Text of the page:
You promised me a city

A conversation about assuming responsibilities

Judith Keller and Anne Morlock

Published in Issue 4.2 // Conversations

Keywords: Experimental urban studies, interventions, local initiative, creativity, bottom-up


You Promised Me a City—speaking with Lefebvre, it is simultaneously a cry and demand. But what city? Who made the promise? And to whom? This paper was inspired by two thought-provoking days spent in Hannover, Germany at You Promised Me a City, a conference for experimental urban development. Firstly, the conference wanted to produce tensions by bringing people from different fields, academics, practitioners, and artists together from various countries and diverse backgrounds. The goal was to turn confrontation and disagreements into a productive tension that is necessary in developing and reimagining our cities. Secondly, the conference moved away from traditional venues and embraced the cityscape of Hannover. Events such as a critical mass and public art exhibits were meant to engage the public but also have the various urbanists experience the reality of the city around them. Authors Anne and Judith participated in You Promised Me a City and want to share some of their personal experiences and insights. Their views are expanded by an interview with lead curators Ivana and Robin, which is at the heart of this article, and in which participants and organizers alike critically reflect on You Promised Me a City.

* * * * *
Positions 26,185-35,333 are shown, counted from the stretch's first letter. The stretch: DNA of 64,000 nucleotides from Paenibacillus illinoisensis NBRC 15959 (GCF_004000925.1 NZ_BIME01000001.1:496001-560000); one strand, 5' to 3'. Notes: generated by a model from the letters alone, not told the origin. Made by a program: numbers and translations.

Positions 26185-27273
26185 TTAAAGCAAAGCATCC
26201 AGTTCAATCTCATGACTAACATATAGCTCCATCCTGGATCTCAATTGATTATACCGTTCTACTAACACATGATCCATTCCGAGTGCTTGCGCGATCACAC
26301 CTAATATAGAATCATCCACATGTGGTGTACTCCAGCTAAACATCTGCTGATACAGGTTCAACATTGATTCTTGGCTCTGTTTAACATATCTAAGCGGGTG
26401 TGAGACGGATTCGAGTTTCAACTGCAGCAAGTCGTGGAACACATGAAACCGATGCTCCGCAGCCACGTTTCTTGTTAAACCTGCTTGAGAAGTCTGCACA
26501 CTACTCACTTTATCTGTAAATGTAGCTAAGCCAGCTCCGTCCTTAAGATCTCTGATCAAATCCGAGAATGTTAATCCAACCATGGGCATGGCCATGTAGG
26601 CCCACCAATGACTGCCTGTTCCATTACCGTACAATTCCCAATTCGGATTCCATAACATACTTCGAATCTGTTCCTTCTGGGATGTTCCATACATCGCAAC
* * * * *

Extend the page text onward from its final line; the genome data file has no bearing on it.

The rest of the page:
Judith Keller is a PhD Candidate at Heidelberg University, Germany. Her research interests comprise urban geographies, geographies of homes and housing, as well as geographies of inequalities. Specifically, she works with qualitative data to explore how (in)access to safe home spaces shapes the urban experience of vulnerable populations living within space-time constraints. Judith recently joined the RHJ Collective.

Anne Morlock is a Master Student of Geography at Heidelberg University. In her studies she focuses on the interdependence of the lived and build space and its transformative potential. She brings these interests together in her curatorial work for the Metropolink Festival for Urban Art.


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